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The All-New 2021 Volkswagen Golf GTI Builds on the Success of its Predecessor

But it's still all the car you’ll ever need

Nick YekikianWriterManufacturerPhotographer

Here at Automobile, we're big fans of the MkVII Volkswagen Golf GTI. It's been available for a few years now and has proven to be a comfortable, competent everyday cruiser as well as a blast to drive down a good piece of road. Now the MkVIII is here to do everything the MkVII did, but better. The GTI will also now likely serve as the entry level Golf in the U.S., as we still have yet to receive confirmation that Volkswagen will bring the new base-model Golf to our market. For now, at least, we don't believe it's going to happen.

So if you want a Golf, you're going to have to spring for a GTI. But that's no bad thing, because you're going to get a lot more car. The GTI now packs 241 hp and 273 lb-ft of torque from it's updated 2.0-liter, direct-injected four-banger. That's 21 more ponies and 15 more lb-ft than the outgoing GTI. The engine still hails from the EA888 family that powers the last GTI (and a number of other VW models in various states of tune). It is mated to either a six-speed manual or a seven-speed DSG dual-clutch automatic.

To give the GTI a sportier look compared to the base car, VW dropped the ride height by 0.6 inch, and the car features more aggressive bumpers, sills, dual exhausts, and a roof spoiler. The strip of red that adorned the grill of past GTIs is present and correct. There are also standard LED headlights, taillights, and DRLs. The 2021 Golf GTI rides out of the box on 17-inch wheels and tires; there's no word yet on optional sizes. The manual shifter is in the shape of a golf ball, there are some GTI specific logos, and the seats are now one-piece buckets to hold you in place—thankfully, they carry on with the classic tartan plaid pattern.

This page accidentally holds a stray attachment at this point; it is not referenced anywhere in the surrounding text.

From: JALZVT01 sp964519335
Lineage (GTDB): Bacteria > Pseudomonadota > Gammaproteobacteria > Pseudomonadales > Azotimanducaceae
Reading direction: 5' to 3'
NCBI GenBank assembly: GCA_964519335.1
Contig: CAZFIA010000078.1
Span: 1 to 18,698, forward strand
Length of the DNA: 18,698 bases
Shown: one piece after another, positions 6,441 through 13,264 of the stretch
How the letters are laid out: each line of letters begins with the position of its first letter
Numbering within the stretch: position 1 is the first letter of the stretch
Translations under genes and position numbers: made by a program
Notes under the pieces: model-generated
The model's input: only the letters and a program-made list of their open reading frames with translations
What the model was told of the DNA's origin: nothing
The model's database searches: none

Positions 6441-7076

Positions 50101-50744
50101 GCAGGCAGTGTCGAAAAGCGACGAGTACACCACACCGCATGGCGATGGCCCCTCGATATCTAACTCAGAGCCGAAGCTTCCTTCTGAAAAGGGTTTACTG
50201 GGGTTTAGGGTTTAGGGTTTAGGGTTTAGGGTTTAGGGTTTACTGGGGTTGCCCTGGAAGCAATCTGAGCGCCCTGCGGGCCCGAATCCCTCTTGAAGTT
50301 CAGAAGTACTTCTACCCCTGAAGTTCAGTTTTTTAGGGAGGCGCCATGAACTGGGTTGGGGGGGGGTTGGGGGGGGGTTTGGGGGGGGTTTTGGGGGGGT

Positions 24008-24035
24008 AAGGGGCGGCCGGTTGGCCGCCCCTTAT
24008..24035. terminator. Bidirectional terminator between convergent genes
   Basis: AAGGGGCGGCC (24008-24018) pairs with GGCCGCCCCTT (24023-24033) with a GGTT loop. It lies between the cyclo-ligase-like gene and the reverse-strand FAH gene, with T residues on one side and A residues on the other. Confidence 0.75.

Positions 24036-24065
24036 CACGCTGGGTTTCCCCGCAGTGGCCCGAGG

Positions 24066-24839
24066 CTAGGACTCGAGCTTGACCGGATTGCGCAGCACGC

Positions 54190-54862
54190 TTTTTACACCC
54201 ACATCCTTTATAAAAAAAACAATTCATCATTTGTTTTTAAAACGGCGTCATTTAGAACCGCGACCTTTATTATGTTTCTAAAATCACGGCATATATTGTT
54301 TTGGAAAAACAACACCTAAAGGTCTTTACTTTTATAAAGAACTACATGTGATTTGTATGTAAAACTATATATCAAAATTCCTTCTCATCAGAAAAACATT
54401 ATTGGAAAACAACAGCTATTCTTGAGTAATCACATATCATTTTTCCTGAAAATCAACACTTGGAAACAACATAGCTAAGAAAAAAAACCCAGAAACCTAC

The 2021 Volkswagen Golf GTI also comes loaded with a host of performance enhancing goodies to make it drive even sweeter than before. Volkswagen calls its new chassis system the Vehicle Dynamics Manager, and it manipulates both the stability control and the suspension's dampers to help drivers carve their ideal lines. As with the previous GTI, various drive modes include Comfort, Eco, and Sport.

Volkswagen also announced a sporty plug-in hybrid Golf model, the GTE, and a sporty diesel, the GTD. We won't get either of those cars in the U.S., though. The GTE makes the same amount of power as the GTI, but it has an EV option and can travel up to 37 miles on electric power alone. The GTD is down on power—200 to 241—to the GTI, but makes 22 lb-ft of additional torque, and it will certainly go longer between fuel stops.

As with the base Golf, the GTI gets plenty of Volkswagen's safety tech as standard. That means a 10.25-inch Digital Cockpit and the 10-inch navigation system, lane-keep assist, frontal-collision assist, and Car2X (VW's trick tech that allows your car to communicate with other vehicles and the traffic infrastructure by itself) are all included in the base price. That said, the company hasn't announced pricing for the new 2021 Volkswagen Golf GTI or exactly when it will hit U.S. shores. Considering the 2019 GTI cost just more than $28,000, we expect the 2021 GTI will cost similar money when it arrives here later this year.